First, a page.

PR tips for a start-up
Well, don’t worry! Here are our five top tips for generating greater brand awareness, that you can implement yourself:
1.Identify your target audience
Who do you want to target? Is your product/service pitched at consumers, or businesses? Over 55s or millennials? These considerations are extremely important when creating a PR plan. Once you’ve nailed this, you can then begin to think about what content they like to read and where they read it.
Example publications may include consumer and/or B2B titles, local, regional, or even national press. Once identified, you can then start to build a ‘media list’, full of journalists’ contact details. Take some time to find the specific reporters that write for these outlets, read their work, and follow them on social media.
2.Think about what makes your story newsworthy
We often find that companies don’t know what constitutes ‘news’. The rule of thumb, is that nearly every event that happens within an organisation, is newsworthy. For example, this might include any funding you’ve raised, employee appointments, contract wins, and more.
So, scribble down a list of ‘what’s new’ within your business, and cherry pick a couple of the most interesting. Be mindful though that sometimes the news, if overly promotional or without a wider media ‘hook’, may be best placed as a blog, as opposed to a press release – it’s important to sense-check this before you start writing.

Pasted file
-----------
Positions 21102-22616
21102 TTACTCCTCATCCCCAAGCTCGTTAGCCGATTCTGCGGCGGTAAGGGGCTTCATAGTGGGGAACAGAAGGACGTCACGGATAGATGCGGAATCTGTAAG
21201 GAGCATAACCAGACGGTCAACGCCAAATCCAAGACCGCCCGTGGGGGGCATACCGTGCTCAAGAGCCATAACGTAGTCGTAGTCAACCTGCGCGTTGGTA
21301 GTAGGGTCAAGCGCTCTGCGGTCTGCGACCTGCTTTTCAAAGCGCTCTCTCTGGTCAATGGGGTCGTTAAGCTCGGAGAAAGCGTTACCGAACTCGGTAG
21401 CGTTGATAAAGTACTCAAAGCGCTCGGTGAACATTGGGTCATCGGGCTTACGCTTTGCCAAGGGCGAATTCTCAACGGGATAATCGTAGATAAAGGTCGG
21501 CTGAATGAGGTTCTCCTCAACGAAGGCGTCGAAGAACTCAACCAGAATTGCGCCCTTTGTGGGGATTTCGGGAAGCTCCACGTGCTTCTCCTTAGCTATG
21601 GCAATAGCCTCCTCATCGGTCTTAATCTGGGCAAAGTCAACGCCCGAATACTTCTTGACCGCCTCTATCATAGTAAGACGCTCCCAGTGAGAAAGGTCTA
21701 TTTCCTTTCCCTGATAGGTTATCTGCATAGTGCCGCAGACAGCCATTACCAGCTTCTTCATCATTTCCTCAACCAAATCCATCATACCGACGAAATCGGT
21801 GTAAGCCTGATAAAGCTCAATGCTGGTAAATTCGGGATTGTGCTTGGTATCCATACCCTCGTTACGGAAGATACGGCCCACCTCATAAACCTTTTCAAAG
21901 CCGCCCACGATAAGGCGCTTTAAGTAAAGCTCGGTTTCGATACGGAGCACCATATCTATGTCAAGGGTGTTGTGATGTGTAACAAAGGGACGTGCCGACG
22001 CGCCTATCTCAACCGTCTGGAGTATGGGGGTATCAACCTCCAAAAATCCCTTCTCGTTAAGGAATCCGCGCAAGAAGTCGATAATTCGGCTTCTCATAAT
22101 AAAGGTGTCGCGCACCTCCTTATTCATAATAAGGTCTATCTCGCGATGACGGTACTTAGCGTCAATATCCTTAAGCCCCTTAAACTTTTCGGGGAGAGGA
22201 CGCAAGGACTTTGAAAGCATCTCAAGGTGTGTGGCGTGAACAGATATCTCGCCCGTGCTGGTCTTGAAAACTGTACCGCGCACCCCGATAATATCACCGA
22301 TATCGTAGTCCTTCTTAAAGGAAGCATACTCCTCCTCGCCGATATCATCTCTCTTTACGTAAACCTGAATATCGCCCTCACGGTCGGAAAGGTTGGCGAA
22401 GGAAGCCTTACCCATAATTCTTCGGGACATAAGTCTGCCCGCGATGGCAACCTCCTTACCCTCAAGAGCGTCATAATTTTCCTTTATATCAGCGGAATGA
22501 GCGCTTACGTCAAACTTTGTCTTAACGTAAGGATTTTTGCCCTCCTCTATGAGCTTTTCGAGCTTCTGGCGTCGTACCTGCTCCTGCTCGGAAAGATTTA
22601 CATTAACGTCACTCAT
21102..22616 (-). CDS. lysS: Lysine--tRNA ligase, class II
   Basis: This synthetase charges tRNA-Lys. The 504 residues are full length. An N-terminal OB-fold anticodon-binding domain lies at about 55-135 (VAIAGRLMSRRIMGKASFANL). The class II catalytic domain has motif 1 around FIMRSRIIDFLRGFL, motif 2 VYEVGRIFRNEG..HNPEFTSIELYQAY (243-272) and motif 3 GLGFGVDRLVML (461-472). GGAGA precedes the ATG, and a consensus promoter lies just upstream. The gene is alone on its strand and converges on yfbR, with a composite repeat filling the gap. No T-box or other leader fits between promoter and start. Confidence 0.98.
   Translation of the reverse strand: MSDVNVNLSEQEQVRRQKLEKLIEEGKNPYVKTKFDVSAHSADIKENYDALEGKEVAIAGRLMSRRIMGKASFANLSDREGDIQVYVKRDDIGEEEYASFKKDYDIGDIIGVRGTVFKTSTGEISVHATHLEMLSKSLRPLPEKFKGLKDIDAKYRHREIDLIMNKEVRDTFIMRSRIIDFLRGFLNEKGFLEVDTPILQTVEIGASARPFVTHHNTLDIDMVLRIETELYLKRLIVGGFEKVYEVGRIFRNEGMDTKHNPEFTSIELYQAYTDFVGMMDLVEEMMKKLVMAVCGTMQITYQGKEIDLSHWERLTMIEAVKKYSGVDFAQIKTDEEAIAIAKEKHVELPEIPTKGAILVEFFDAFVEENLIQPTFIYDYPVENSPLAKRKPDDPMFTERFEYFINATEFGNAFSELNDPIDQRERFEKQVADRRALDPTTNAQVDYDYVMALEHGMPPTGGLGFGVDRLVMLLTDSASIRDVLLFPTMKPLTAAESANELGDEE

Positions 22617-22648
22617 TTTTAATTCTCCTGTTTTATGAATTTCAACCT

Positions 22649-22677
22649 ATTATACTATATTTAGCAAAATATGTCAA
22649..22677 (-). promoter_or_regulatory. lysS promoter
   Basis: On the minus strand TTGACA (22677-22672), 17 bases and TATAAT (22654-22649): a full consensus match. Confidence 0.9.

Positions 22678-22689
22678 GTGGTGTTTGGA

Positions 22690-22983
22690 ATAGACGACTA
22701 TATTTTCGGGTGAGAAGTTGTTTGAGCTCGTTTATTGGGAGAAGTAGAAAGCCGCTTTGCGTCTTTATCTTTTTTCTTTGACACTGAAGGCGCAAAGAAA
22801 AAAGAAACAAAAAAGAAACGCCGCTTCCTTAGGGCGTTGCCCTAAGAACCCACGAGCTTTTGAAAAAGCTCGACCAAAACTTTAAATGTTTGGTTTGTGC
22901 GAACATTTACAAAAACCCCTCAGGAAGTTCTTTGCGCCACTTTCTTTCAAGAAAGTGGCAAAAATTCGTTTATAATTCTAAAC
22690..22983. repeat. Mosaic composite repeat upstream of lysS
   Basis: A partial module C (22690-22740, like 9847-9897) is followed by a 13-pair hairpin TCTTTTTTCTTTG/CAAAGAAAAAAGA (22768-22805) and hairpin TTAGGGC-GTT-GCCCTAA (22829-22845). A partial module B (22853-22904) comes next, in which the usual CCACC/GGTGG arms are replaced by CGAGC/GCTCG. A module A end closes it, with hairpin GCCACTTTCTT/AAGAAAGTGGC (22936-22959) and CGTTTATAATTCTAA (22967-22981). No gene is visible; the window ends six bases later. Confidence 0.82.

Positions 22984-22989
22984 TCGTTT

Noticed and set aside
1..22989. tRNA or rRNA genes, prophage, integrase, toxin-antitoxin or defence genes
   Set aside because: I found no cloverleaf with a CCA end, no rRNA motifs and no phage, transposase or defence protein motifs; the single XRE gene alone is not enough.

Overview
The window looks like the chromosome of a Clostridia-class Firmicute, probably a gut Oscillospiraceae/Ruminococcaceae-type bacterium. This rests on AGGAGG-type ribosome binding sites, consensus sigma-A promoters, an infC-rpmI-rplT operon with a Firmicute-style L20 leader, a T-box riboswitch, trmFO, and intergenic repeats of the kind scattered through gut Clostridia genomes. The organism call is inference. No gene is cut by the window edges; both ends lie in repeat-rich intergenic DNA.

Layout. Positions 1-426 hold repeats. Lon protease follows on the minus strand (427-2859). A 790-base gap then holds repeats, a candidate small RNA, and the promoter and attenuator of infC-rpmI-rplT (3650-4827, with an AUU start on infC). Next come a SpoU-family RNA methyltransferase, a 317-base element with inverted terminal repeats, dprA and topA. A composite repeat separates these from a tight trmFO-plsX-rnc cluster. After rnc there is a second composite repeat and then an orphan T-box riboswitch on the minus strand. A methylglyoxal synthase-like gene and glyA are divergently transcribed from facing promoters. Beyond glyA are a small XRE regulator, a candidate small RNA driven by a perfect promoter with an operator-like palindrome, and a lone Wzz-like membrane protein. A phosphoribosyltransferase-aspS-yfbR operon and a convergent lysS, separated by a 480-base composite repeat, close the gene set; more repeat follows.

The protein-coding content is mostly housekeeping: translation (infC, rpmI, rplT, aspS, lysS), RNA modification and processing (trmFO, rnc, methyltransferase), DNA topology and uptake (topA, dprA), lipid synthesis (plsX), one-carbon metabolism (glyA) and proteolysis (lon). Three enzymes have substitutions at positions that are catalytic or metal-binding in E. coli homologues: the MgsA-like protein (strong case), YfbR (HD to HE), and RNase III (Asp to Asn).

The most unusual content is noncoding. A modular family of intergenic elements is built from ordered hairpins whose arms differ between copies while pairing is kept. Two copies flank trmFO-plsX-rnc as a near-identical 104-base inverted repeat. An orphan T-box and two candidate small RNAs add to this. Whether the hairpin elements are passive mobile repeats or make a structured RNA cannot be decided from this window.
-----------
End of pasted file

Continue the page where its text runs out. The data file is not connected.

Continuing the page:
3.Draft a press release
There aren’t enough hours in a journalist’s day to write constantly fresh content for their publication, whether it’s in print or online. So, that’s where you come in. Draft a well-written press release, and the chances are, they might just use it. We recently penned a blog about how to write the ‘perfect press release’ – read it here for some helpful tips.
4.‘Pitch’ your press release/feature idea
Once you’ve written the content, next you have to send it to the journalist. Don’t send a generic ‘copy and paste’ email to each publication you want to be featured in. Reporters get pitched to, at all hours of the day, and can spot this technique a mile off. So, it’s important to personalise your message, using their name and media title at the very least.
And, what’s relevant for one publication isn’t necessarily relevant for another. So, for example, if we were pitching a story about Scriba to a local journalist, then we’d write ‘Huddersfield-based Scriba PR’, in the intro. But if we were emailing a national title, the fact we’re based in Huddersfield is less relevant.
5.Try, try, and try again
The key to great public relation skills, is to be tenacious. Remember that journalists are very busy, and might not always respond at all, never mind to an email. So, be prepared to pick up the phone, or send a Tweet. Perhaps even try to connect on LinkedIn – but again, a personalised invite is important.
Finally, monitor the publications you’ve sent your release to. Just because they haven’t replied doesn’t mean they haven’t used your story.
We hope you found these tips useful, but if you do need some help getting started, then pop us an email – via firstname.lastname@example.org. We offer a variety of PR and communications services, and we’re happy to chat about them.
Written by Amy Lloyd